If 2007 was the year I got serious about writing, then 2010 was the year when attitude and education caught up with intent. Think of it as the difference between declaring a major (2007) and doing your first internship in a Ph.D. program (2010). Up till this year, I did one book a year and a couple short stories, maybe a screenplay, plus a lot of sketches, articles, and reading (in additional to the normal load of producing).

This year, I’m on track to do 6 short stories, 1 novella, 3 novels, 1.5 nonfiction books, and 15 articles. Fully 1/9th of my lifetime’s word output has happened this year. And I also landed a collaboration deal for a nonfiction with one of the veterans in the business (you’ll hear more about this during Q1 of next year).

During the same time, I upped my education a lot. I’ve gotten my footing in what had previously been a bizarre and foreign business to my way of thinking, learned how to apply past lessons to the current domain, and taken several other business projects forward specifically because of the gaps this education has filled in.

One of the things that surprised me is the lesson I learned ten years ago at the beginning of my time in and around independent film is even more important in the writing business than the film business. I’m henceforth calling it Sawyer’s First Law of Apprenticeship:

When you want to learn something, look for the folks with the gray hair and the bad attitude. (Caveat: “Bad Attitude” doesn’t mean “asshole.” It means “cynical and difficult to impress, and don’t give a damn what you think about them.” This is important because it means they’ve been around the block and they have their shit together).

In an industry like publishing that’s in the throes of tectonic shifts wrought by technology, particularly for a child of the Internet age, it’s easy to assume that it’s the young lions who know the score.

And, for us Gen X-ers and Gen Y-ers, it’s a cultural cache to be insular: to be highly social among ourselves, and to not bother much with the older folks unless they’re the rare ones who are hip to the changing times.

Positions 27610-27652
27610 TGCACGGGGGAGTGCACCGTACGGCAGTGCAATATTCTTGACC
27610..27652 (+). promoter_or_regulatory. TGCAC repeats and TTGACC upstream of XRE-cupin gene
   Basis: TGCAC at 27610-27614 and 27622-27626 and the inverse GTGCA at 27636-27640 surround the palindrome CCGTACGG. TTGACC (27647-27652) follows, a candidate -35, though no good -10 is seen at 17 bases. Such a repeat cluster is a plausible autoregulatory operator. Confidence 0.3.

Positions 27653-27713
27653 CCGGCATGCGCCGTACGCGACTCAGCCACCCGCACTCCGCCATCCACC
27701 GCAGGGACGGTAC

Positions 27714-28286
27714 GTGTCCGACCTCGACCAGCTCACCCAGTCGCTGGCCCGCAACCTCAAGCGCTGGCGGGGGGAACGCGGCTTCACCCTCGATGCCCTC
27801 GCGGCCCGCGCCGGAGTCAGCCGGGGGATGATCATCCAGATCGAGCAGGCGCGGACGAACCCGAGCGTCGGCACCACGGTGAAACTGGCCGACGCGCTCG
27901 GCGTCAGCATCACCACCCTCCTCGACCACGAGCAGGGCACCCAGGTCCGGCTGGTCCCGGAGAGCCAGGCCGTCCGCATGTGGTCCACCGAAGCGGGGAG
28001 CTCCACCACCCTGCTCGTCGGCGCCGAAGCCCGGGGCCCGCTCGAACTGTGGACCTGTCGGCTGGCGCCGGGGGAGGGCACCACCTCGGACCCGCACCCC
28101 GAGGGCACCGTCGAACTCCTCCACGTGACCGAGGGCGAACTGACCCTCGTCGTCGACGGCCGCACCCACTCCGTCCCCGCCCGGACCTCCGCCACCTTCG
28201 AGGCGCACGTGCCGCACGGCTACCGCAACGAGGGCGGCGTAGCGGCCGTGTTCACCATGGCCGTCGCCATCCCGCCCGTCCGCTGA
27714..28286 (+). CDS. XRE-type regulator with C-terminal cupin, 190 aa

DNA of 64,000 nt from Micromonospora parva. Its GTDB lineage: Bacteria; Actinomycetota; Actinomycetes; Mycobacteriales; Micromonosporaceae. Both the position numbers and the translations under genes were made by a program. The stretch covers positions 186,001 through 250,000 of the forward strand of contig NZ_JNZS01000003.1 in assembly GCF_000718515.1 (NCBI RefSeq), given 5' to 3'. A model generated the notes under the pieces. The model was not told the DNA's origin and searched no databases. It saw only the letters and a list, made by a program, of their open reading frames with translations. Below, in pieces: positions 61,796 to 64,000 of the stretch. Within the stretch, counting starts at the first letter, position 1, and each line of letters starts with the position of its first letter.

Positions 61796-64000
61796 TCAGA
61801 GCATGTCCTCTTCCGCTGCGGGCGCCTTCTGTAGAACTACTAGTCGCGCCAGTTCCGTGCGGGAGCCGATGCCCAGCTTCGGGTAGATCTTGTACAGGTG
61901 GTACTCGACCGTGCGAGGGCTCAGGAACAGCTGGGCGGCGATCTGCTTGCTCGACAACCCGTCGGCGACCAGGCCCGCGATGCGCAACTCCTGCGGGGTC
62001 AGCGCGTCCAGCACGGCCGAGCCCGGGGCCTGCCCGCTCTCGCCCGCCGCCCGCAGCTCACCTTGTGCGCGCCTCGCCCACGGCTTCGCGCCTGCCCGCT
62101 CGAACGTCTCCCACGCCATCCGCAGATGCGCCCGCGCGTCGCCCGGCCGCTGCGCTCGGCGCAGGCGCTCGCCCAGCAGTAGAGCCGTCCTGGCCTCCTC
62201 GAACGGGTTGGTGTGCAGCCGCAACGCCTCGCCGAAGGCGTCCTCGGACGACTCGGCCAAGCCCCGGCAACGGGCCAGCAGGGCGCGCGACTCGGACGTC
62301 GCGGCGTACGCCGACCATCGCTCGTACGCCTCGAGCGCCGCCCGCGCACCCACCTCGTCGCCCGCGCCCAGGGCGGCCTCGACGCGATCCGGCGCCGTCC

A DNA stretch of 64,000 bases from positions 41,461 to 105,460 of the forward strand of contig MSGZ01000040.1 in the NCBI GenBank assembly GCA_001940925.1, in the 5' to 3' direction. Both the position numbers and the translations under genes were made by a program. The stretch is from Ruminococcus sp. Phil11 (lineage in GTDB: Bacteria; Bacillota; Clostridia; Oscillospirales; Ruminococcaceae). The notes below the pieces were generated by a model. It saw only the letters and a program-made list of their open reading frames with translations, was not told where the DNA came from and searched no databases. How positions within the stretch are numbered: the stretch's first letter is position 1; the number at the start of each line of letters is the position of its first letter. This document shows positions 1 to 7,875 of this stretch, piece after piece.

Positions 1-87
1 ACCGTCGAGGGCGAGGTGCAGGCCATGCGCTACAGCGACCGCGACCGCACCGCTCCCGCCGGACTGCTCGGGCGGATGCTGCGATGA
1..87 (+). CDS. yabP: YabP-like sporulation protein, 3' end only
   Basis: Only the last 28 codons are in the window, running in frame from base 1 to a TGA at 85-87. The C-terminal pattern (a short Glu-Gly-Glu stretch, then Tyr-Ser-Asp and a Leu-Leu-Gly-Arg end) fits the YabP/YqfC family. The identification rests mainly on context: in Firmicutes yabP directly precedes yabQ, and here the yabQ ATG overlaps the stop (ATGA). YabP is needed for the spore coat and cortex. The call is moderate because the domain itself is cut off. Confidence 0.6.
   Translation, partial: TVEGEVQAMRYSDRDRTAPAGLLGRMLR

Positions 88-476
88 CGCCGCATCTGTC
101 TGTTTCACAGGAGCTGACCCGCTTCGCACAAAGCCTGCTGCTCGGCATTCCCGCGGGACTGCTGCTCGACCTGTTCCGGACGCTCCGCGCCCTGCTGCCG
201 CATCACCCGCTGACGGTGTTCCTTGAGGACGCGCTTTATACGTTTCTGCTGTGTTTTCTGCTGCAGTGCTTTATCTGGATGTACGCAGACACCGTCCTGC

But if you’ve ever hung around old soldiers, you know this one: When the rules change, the old soldiers who survive the change do so because they know why things work the way they do. And they are usually willing to talk to people who are willing to listen–and they are also willing to encourage people to only take the parts of their advice that suit them. In writing, there’s a group of writers who are adapting faster than *anyone* to the new world of ebooks and small presses and making new media pay rather than just making it work, and they’re all over 50 and each has more than 50 novels under their belts.

Over the last few years, I’ve been the beneficiary of a lot of wisdom from people with gray hair and bad attitudes, in a variety of businesses. Most of them, I kid you not, I met in bars or in line for movies, just chit-chatting with strangers who seemed interesting. Some of them I sought out at conventions and conferences. All of them have been a masters-level-or-better education on their own.

And I’ll still be learning for a lot of years. My current endeavor is listening to the Superstars Writing Seminar until my ears fall off. In another month, I’ll have them more or less memorized. And a month after that, I’ll have the lessons integrated into my business strategy. I highly recommend it for anyone in the first couple decades of a writing career (from “ooh, I want to do that” to “So I have a dozen books under my belt, now what?”).

Whatever your business is, your peers are people you need: support, friendship, innovative thinking, industry gossip, you’ll get a lot of it through them. Treasure them. Nurture those relationships. They are the people who you’ll be with as you conquer the world.

But to level up, you need three things: learning, discipline, and mindset.

Learning comes from the people who earned their gray hairs.
Discipline comes from seeing what people twenty or thirty years ahead of you can do in their sleep that you dare not even dream about yet, then trying to push to reach that level. Maybe you’ll find your limits, more likely you’ll push them, and that’s where growth comes from.